The anterior cruciate ligament (ACL) is an important structure in the knee that provides stability with movement. It is particularly important for athletes who participate in dynamic sports involving lateral and cutting movements, pivoting, and quick changes in speed, such as lacrosse. There are two mechanisms of ACL injury: contact and noncontact. A contact injury occurs when a sudden force occurs on the outside of the knee, such as from contact with another player, causing the knee to bend inward. A noncontact injury can occur when a player plants their foot and quickly pivots causing a twisting force at the knee. Most players who injure the ACL hear a “pop” and experience instability and buckling and immediate swelling.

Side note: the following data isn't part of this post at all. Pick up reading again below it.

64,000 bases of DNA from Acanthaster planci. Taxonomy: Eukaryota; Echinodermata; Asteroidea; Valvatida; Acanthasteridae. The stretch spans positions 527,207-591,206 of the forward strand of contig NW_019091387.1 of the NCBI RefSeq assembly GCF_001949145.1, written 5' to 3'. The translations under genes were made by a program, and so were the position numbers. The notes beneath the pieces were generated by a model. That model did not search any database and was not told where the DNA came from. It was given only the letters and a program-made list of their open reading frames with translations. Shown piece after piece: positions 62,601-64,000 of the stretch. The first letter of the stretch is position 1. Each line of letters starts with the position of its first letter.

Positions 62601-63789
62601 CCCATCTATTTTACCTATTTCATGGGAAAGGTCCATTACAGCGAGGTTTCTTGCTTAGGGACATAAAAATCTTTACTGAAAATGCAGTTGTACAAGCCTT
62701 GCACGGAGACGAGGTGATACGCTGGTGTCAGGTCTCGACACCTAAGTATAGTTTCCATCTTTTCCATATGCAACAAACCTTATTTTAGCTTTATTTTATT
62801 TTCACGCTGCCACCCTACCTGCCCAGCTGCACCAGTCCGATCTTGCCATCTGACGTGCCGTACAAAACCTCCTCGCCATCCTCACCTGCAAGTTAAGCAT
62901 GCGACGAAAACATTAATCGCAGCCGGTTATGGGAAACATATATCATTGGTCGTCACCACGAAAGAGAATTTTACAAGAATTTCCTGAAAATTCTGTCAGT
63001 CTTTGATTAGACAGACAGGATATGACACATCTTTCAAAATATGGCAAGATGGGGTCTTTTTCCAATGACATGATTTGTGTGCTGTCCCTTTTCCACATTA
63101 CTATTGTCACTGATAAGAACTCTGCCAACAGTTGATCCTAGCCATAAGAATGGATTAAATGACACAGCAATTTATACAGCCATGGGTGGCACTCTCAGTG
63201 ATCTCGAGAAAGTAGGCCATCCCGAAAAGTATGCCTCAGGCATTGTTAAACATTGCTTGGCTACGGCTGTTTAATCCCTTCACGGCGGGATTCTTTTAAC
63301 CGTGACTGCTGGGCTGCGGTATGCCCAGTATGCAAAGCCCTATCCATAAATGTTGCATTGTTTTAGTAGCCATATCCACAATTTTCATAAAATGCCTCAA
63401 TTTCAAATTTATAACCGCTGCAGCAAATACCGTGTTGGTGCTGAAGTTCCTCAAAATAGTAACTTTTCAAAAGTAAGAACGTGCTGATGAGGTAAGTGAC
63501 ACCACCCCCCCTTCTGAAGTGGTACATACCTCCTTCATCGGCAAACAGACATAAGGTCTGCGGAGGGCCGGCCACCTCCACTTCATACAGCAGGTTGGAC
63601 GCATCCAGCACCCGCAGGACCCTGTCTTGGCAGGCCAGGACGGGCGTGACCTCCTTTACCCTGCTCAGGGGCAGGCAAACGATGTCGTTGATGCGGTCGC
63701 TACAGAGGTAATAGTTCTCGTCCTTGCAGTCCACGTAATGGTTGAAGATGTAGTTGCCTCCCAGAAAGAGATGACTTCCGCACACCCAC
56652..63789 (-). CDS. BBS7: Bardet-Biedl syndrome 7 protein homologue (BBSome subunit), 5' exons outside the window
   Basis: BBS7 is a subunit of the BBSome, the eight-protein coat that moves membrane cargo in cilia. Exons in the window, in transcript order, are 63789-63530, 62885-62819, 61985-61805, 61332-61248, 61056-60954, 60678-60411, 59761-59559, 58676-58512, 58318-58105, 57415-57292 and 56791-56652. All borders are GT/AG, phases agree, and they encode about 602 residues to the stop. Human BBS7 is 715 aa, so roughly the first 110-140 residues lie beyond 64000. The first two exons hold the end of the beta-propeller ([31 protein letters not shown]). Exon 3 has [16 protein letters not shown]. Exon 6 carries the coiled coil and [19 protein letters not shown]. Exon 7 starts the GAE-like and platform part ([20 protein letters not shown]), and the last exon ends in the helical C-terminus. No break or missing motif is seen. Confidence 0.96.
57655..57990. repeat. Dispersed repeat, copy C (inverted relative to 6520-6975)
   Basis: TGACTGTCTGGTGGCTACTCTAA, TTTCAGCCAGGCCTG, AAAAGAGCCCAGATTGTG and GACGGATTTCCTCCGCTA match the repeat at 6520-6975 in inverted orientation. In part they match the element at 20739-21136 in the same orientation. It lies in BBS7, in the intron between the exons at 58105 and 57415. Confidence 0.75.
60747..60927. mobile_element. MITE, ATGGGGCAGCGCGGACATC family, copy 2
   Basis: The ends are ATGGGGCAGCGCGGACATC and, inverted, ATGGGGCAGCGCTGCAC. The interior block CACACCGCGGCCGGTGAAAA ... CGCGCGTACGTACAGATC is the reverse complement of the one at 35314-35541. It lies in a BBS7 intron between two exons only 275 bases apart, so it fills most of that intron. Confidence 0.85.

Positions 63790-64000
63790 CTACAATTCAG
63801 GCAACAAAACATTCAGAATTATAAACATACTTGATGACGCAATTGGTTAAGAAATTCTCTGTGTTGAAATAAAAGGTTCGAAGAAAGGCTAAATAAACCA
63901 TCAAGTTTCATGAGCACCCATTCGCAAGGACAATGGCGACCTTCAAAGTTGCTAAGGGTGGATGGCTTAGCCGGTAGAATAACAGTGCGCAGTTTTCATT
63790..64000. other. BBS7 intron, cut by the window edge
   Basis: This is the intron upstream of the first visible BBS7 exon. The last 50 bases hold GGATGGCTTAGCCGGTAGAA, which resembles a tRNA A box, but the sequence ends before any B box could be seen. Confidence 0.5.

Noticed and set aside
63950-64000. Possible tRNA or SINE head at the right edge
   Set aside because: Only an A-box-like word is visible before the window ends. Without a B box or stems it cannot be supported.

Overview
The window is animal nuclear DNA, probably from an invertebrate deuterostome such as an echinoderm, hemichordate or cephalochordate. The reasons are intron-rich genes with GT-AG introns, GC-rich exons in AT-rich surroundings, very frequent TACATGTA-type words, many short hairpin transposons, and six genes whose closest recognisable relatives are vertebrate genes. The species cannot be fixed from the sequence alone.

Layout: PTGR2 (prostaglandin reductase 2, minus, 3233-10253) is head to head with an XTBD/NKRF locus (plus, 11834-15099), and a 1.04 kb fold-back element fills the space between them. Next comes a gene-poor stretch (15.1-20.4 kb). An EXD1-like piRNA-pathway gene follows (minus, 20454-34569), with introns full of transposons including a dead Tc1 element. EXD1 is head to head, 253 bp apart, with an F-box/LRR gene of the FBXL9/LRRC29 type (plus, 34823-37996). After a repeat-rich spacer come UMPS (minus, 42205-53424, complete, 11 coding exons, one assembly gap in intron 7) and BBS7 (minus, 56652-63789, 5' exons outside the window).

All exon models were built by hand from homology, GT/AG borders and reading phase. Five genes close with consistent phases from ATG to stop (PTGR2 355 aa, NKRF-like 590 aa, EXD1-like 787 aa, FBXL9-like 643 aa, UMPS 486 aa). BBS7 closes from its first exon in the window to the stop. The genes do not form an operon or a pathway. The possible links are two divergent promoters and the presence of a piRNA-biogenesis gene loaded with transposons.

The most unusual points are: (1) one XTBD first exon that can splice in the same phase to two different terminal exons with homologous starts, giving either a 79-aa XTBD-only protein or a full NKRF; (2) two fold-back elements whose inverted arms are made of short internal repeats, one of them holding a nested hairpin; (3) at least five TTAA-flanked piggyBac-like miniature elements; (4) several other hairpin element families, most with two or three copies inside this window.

The injured knee should be immobilized and kept non-weight bearing if possible until evaluated by physician, while following the RICE protocol of rest, ice, compression and elevation. Once diagnosed with ACL tear through MRI, surgery is the treatment option 90% of the time, especially if an athlete is planning on returning to sport. Most athletes will attend physical therapy pre-operatively and then post-operatively. Rehab after ACL reconstruction involves regaining range of motion, strength, balance and flexibility and generally occurs for about 6-12 months with return to sport within a year pending physician clearance.